British holidaymakers seeking more bang for their buck are trading in travel to Europe for the more far-flung destinations of Vietnam, Thailand and Bali.
As the sterling continues to slump after Brexit, Britons heading to neighbouring Europe for their summer holidays are seeing hundreds of pounds slapped onto the cost of their trip.
This has led to many seeking sunshine elsewhere, with Southeast Asia – home to plenty of winter sun, beautiful beaches, rich culture and cheap accommodation, food and drink – proving popular, according to recent figures from the Post Office. The organisation’s travel money branch is reporting a surge in demand for Southeast Asian currencies.
On September 8, 2017, the pound was trading at just below €1.09. This was down from €1.30 the day before the vote in June 2016, and €1.42 in August 2015. This represents a 16% fall against the euro since the referendum. In comparison, the Vietnamese dong is down just 10%.
The Post Office’s biggest noted hike is for the Thai baht, with sales of the currency between June and August up by a staggering 69% compared with the previous year. The Vietnamese dong rose by 29%, the Indonesian rupiah by 13% and the Malaysian ringgit by seven percent.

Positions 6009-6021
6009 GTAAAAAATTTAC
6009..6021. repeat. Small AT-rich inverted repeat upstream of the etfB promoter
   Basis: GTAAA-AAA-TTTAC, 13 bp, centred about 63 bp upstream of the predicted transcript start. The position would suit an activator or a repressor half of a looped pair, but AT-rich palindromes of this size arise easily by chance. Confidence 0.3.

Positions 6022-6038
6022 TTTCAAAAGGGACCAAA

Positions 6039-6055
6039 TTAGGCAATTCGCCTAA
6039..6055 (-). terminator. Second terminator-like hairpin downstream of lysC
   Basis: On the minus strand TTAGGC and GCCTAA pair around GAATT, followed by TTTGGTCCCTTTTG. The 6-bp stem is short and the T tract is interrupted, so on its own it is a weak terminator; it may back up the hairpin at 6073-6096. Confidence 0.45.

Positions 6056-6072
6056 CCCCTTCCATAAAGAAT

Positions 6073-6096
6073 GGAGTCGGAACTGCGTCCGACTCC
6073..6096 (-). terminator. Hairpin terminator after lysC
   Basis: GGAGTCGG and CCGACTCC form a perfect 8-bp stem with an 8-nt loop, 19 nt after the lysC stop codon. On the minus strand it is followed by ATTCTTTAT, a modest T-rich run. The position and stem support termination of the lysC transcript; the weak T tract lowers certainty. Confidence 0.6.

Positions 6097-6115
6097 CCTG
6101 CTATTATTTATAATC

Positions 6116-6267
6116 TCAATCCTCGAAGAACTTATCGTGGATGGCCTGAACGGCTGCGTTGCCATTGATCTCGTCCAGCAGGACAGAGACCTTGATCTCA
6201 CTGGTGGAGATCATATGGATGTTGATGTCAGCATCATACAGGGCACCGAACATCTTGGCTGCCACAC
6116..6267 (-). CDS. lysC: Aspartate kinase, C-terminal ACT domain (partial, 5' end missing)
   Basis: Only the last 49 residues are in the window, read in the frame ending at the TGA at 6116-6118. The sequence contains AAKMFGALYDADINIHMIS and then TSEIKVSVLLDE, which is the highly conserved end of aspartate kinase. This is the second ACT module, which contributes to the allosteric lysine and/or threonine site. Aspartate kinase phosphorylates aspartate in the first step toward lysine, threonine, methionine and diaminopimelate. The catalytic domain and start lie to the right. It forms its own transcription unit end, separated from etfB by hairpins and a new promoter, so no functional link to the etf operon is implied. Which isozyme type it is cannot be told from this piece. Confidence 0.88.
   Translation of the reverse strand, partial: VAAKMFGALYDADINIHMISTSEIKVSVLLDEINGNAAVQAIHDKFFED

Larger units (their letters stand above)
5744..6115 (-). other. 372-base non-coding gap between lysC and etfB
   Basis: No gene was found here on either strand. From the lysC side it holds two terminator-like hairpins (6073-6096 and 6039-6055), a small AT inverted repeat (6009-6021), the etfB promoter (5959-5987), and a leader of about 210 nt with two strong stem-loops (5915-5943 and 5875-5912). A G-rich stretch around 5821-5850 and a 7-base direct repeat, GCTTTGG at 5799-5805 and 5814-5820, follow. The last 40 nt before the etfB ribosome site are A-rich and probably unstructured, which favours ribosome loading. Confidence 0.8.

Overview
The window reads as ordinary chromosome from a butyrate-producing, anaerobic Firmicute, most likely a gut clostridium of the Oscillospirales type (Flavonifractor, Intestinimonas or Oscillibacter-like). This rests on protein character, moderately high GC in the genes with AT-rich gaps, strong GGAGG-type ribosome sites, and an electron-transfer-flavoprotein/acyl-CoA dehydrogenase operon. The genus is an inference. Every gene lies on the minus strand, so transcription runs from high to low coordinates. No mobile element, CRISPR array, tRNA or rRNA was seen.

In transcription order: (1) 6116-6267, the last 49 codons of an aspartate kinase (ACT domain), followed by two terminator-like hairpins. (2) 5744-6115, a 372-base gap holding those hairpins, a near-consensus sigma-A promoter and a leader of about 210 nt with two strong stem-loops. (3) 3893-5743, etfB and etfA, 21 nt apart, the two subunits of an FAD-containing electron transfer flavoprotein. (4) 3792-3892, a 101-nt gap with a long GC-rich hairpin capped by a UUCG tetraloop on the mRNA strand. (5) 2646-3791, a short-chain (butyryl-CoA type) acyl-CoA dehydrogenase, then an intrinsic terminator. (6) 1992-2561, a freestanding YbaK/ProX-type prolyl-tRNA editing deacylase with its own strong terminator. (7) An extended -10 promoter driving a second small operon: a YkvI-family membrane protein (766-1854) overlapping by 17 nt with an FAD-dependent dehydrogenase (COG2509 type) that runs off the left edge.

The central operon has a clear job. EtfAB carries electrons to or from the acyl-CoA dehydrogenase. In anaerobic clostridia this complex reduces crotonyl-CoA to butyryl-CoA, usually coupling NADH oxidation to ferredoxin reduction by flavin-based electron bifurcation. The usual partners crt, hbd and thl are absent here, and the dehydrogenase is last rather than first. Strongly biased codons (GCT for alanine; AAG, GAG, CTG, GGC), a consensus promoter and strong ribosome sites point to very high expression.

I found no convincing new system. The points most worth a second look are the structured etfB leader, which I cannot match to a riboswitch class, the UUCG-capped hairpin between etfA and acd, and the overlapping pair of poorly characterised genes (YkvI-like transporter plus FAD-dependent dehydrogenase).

All four countries secured spots in the top 10 of the Post Office’s table of fastest growing currencies this summer. New Zealand stole the crown, with NZ dollar sales growing by 124% – fuelled by demand to visit the country during the Lions summer rugby tour.
Andrew Brown, spokesman for the Post Office’s travel money division, said: “Looking forward to the autumn and winter, there is every reason to expect that UK tourists will head east for long-haul holidays if our summer currency sales are anything to go by.
“Savvy travellers know that prices in Thailand, Bali, Vietnam and Penang are cheap, and in times when the value of sterling is uncertain, low resort costs are proving a big draw.”
It really does seem like the time is right for travellers to start planning a dose of winter sunshine in the hotter climes of Southeast Asia.